4.3 million forms have been sent out under a flagship U .S. program to try to help the estimated 4 million people who may have suffered financially due to errors in their mortgage servicing.
Critics point to the fewer than 5 percent of potential beneficiaries, 214,000, who have requested a review of their cases as confirmation of suspicions that the process was designed to protect banks, not help consumers.
A February 2012 audit by San Francisco County officials found that 84 percent of the 400 foreclosures they examined contained irregularities.
An Independent Foreclosure Review was launched last November by 14 major mortgage servicers and targeted borrowers whose homes were in foreclosure during 2009 and 2010. Tens of thousands of homeowners have been found to be victims of the “robo-signing” scandal in which employees of mortgage servicing firms made up bogus documents to speed up foreclosures.
Depending on the nature of errors, remediation amounts range from $500 to $125,000 plus lost home equity – sums that consumer advocates say often pale in comparison to the overall financial and emotional damage caused by a wrongful foreclosure.
A report released last week by the Government Accountability Office found that the letters’ sent out to homeowners contained complex language, omissions of important information about remediation, and a failure to consider that some recipients speak or read little English which could “impede some borrowers’ ability to respond.”
In addition to the overwhelming lack of response, more than 5 percent of letters were returned as undeliverable, a problem that could have been prevented if counselors and others on the front line of the U.S. housing crisis had been involved when the outreach program was designed.
“The people who are most likely to receive one of these letters and be eligible are no longer at their addresses,” said Walter Walker, who has worked as a housing counselor for 20 years in Florida. “We have the resources to follow up, and in some cases find these people, but to my knowledge, not one housing counselor was consulted.”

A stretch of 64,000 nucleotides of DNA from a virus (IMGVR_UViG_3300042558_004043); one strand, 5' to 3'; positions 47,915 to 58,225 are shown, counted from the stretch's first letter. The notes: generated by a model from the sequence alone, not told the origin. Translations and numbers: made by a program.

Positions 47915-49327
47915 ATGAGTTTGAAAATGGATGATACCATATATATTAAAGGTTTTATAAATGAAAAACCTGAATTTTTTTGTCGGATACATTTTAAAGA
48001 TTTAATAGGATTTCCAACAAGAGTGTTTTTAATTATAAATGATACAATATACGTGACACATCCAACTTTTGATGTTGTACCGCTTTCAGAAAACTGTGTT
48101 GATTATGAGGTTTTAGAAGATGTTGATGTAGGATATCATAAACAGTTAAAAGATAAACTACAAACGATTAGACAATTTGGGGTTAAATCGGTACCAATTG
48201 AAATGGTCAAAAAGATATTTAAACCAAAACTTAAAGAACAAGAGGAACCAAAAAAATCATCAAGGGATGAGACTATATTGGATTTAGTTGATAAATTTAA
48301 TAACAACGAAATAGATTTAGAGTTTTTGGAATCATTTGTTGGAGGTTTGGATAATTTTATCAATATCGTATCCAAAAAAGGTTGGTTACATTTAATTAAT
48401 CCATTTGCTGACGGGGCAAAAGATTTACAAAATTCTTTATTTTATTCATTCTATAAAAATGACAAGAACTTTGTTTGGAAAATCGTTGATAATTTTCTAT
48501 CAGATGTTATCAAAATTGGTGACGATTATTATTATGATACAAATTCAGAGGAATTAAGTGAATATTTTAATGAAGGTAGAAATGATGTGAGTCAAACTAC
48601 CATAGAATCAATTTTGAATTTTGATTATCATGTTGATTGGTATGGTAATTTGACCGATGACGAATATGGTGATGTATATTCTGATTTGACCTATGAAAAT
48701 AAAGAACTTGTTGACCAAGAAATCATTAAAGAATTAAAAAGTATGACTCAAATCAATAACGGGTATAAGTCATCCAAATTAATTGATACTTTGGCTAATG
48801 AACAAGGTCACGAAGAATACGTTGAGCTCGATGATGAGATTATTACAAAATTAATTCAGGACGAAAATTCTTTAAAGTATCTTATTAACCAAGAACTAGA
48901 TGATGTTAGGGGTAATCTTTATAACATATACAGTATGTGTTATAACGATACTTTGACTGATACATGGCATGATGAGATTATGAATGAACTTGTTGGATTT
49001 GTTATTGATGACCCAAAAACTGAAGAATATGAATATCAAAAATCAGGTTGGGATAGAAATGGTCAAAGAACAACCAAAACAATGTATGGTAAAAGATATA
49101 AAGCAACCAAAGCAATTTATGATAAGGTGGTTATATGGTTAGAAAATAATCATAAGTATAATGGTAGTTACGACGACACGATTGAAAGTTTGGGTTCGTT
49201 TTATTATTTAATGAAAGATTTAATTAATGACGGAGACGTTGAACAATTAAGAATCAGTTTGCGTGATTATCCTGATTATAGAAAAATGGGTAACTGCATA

Consumer advocates say the low numbers are indicative of the outreach’s flawed design.
While almost half of U.S. adults read at the level of a 13- or 14-year-old, the form is written at a second-year college level, according to an analysis by a consumer group.
The letters and the review’s website were not tested with target audiences, and the letters were sent out only in English, although 5.5 percent of the adult population in the United States reports they speak poor or no English.
Walker said his clients declined to fill out the form when they realized they were not guaranteed compensation, or were suspicious of it and unwilling to give out personal permission.
“Those were the two most common responses I got other than, ‘What is this?’ and throwing it in the trash can,” he said.
To improve the process, the GAO recommended making the form and website more readable and analyzing trends in borrower response and non-response.
The OCC spokesman said the agency is in the process of implementing the recommendations of the GAO’s report but could not comment on cases reviewed to date. He said the agency is considering doing an additional round of mailings before a new deadline on Sept. 30.
“The OCC has now essentially admitted that their outreach is a failure,” said Diane Thompson, an attorney with the National Consumer Law Center.
“They’ve now twice extended the time that people have to respond after being extremely adamant both times that there was not going to be an extension. The only reason to extend it is because your numbers are embarrassing.”